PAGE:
Tuesday, September 16th, 2014
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c. 1867 / Paris

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One should always be drunk. That’s the great thing, the only question. Not to feel the horrible burden of Time weighing on your shoulders and bowing you to the earth, you should be drunk without respite.

Drunk with what? With wine, with poetry, or with virtue, as you please. But get drunk.

And if sometimes you should happen to awake, on the stairs of a palace, on the green grass of a ditch, in the dreary solitude of your own room, and find that your drunkenness is ebbing or has vanished, ask the wind and the wave, ask star, bird, or clock, ask everything that flies, everything that moans, everything that flows, everything that sings, everything that speaks, ask them the time; and the wind, the wave, the star, the bird, and the clock will all reply, “It is Time to get drunk! If you are not to be the martyred slaves of Time, be perpetually drunk! With wine, with poetry, or with virtue, as you please.”

© 1947, New Directions Publishing Corporation. Used with permission of New Directions Publishing Corp. Image: William Hogarth, Beer Street, 1751.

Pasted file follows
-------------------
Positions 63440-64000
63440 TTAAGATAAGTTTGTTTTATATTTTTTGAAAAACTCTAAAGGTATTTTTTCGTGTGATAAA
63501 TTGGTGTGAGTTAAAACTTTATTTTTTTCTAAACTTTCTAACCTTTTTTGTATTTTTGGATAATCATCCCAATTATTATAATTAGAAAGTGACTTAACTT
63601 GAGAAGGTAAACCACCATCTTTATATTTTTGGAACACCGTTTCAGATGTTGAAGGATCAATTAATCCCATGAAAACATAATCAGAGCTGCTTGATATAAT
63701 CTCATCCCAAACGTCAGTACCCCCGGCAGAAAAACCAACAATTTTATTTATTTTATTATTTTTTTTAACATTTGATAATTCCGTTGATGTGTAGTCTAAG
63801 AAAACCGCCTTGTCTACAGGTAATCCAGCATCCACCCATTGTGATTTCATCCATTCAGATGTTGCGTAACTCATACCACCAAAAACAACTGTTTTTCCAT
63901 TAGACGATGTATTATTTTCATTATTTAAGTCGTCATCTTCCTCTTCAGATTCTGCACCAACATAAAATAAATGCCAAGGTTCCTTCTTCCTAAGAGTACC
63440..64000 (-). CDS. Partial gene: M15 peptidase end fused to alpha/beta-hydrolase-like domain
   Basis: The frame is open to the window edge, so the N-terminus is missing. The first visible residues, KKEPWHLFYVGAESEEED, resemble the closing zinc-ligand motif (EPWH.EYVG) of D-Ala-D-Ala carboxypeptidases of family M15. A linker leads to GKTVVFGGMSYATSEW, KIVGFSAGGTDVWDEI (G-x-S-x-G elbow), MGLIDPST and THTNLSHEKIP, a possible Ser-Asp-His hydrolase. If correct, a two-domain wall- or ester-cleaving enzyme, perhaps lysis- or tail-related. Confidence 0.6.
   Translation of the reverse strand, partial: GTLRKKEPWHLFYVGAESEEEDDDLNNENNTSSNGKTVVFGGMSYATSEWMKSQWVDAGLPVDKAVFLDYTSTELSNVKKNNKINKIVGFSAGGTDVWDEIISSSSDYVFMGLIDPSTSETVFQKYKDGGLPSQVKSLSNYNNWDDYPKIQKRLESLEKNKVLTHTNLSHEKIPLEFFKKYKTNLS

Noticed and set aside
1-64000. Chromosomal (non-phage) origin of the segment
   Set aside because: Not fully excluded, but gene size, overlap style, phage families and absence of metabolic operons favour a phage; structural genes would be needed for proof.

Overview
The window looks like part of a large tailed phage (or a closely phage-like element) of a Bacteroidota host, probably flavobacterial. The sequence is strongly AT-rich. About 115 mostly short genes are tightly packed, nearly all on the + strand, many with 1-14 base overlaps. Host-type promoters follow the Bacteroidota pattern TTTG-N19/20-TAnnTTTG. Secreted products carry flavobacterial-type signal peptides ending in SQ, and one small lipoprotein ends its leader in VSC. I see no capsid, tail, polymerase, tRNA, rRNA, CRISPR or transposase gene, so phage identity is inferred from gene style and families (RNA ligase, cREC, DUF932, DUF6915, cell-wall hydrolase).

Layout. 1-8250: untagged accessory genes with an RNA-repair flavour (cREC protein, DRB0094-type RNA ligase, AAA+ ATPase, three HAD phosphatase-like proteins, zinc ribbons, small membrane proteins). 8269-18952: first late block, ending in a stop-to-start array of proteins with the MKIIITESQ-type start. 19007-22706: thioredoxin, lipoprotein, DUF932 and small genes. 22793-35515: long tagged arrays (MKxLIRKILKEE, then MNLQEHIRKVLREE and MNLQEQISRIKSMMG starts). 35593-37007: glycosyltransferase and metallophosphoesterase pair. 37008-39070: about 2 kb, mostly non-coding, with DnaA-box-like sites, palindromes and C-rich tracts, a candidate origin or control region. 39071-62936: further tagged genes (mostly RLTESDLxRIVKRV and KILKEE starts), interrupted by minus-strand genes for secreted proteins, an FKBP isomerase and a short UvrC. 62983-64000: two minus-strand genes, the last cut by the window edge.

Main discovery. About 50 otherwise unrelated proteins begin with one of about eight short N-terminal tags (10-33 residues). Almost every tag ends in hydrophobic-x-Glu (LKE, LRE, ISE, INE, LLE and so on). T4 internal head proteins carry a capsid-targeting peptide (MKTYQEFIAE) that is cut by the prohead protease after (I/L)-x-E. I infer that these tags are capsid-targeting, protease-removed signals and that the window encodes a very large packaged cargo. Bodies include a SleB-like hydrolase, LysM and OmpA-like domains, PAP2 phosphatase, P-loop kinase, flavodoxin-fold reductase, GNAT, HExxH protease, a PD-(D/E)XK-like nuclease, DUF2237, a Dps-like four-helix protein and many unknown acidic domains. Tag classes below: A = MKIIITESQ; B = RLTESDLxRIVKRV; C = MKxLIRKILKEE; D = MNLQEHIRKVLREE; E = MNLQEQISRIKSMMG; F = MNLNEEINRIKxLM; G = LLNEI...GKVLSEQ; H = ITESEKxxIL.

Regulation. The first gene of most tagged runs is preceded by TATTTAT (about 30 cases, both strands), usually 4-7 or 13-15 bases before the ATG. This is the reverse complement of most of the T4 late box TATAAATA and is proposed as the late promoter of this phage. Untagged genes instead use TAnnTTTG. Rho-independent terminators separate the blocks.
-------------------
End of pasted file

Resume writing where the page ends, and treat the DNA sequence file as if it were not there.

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Published In
Intoxication
About the Author

Charles Baudelaire, “Get Drunk.” After his expulsion from the Lycée Louis-le-Grand for lack of discipline in 1839, Baudelaire in his late teens embarked upon a literary life in the Latin Quarter and soon contracted syphilis—most likely from a prostitute nicknamed Squint-Eyed Sarah, whom he immortalized in his early verse. In 1848 he began translating Edgar Allan Poe, whose life and works he found “stamped with an undeniable seal of melancholy,” and in 1860, he translated some of the opium writings of Thomas De Quincey. Baudelaire published The Flowers of Evil in 1857 and was promptly tried for public indecency.

That which the sober man keeps in his breast, the drunken man lets out at the lips. Astute people, when they want to ascertain a man’s true character, make him drunk.
Martin Luther, 1569
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